Originally Posted by fivekitties
May I ask what you mean by the hard and expensive way?
These batteries will be harmed permanently by letting them deep discharge....depending on the battery, and depending on who you ask, the number varies.... but basically if you let them drop below 50% (is the rule of thumb I've seen thrown out there the most) is when the damage happens. 50% is approx 12 volts.
\It may not be an absolute failure after that... meaning the battery may not be completely gone after once, but do it a few times an it will be.
Also, the batteries will self discharge over time. Even if completely disconnected from everything they will discharge maybe 2% per month.
(this is how I learned.... I'd park the thing..... flip the disconnect in the boat or pull the fuse on the pup, but it would still go dead over a several months of storage)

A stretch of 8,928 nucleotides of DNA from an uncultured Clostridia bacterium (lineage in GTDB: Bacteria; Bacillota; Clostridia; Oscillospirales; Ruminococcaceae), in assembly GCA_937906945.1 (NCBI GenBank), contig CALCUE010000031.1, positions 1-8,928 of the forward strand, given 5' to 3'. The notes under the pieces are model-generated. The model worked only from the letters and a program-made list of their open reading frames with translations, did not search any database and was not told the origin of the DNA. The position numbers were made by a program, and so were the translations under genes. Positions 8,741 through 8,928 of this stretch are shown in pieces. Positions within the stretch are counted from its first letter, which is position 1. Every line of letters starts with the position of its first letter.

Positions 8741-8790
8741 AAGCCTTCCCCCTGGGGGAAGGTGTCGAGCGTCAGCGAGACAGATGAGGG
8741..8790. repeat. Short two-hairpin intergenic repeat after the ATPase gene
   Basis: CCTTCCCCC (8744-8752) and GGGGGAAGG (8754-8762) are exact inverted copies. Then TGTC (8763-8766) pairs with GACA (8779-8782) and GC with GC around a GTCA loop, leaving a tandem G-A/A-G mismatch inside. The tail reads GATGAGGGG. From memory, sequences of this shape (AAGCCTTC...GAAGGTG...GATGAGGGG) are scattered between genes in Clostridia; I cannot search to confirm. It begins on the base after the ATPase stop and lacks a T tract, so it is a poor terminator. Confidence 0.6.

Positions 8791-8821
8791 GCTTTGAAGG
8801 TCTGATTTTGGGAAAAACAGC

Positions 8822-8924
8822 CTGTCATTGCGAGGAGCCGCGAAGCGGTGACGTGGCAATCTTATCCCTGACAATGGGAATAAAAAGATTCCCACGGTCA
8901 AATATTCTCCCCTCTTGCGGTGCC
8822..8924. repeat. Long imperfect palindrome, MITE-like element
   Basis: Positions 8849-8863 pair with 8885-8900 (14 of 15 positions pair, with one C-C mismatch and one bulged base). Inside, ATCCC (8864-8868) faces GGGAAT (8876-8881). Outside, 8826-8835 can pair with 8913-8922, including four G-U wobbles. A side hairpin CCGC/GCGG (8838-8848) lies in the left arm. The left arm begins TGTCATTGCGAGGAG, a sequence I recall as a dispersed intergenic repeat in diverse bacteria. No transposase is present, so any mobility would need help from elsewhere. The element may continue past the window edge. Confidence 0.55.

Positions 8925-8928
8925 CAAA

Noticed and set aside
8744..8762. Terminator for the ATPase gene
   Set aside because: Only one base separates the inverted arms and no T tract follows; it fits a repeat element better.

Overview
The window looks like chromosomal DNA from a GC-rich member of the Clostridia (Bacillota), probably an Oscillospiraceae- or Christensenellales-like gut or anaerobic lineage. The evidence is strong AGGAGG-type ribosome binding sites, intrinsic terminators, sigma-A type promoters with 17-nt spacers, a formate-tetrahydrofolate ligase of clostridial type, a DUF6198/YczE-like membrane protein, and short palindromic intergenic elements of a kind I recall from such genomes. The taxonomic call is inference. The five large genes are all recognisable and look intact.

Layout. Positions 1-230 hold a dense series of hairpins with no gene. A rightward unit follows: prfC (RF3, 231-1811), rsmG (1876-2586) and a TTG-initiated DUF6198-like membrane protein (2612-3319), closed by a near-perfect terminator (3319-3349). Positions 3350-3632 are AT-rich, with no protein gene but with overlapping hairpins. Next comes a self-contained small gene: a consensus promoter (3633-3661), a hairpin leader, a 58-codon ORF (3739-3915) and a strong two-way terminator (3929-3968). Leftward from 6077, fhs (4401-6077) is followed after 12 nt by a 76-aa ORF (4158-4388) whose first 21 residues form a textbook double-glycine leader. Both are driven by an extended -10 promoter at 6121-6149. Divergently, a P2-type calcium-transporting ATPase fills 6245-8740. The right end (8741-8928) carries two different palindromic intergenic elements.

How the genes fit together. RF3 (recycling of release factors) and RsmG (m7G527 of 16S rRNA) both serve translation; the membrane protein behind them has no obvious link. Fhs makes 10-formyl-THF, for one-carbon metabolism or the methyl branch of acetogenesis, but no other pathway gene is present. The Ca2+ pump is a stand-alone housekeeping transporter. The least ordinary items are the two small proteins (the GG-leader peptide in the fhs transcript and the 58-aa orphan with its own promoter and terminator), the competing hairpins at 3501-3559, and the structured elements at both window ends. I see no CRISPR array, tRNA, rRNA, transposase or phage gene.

If you leave them connected, there are almost always some parisitic loads that will help them discharge, LP detectors, clocks, etc..... even stray currents.
If it's a golf cart battery or a true deep cycle it can handle deeper discharges... but your battery is almost certainly a marine type hybrid starting/"deep cycle".
One more comment. I had my battery replaced under warranty. I suspected it might be dead, but couldn't test it when I did my inspection since they had the coach plugged in. It soon proved to not hold a charge.
I figure this is likely a common problem.... imagine an RV sitting on a lot.
a salesman shows it to a customer
they flip on a few lights, push a few buttons
maybe even leave a light on over night accidental.
The dealer isn't likely to take care and recharge the batteries frequently..... so it's very likely to be discharged deep one or more times... maybe even to zero.
Each time that happens, if it doesn't kill the battery, it at least harms it.
1, 2, maybe 3 iterations of this.... you've got a battery that won't hold much of a charge.
Here's a great reference page
The 12volt Side of Life (Part 1)
and a nice collection of reference materials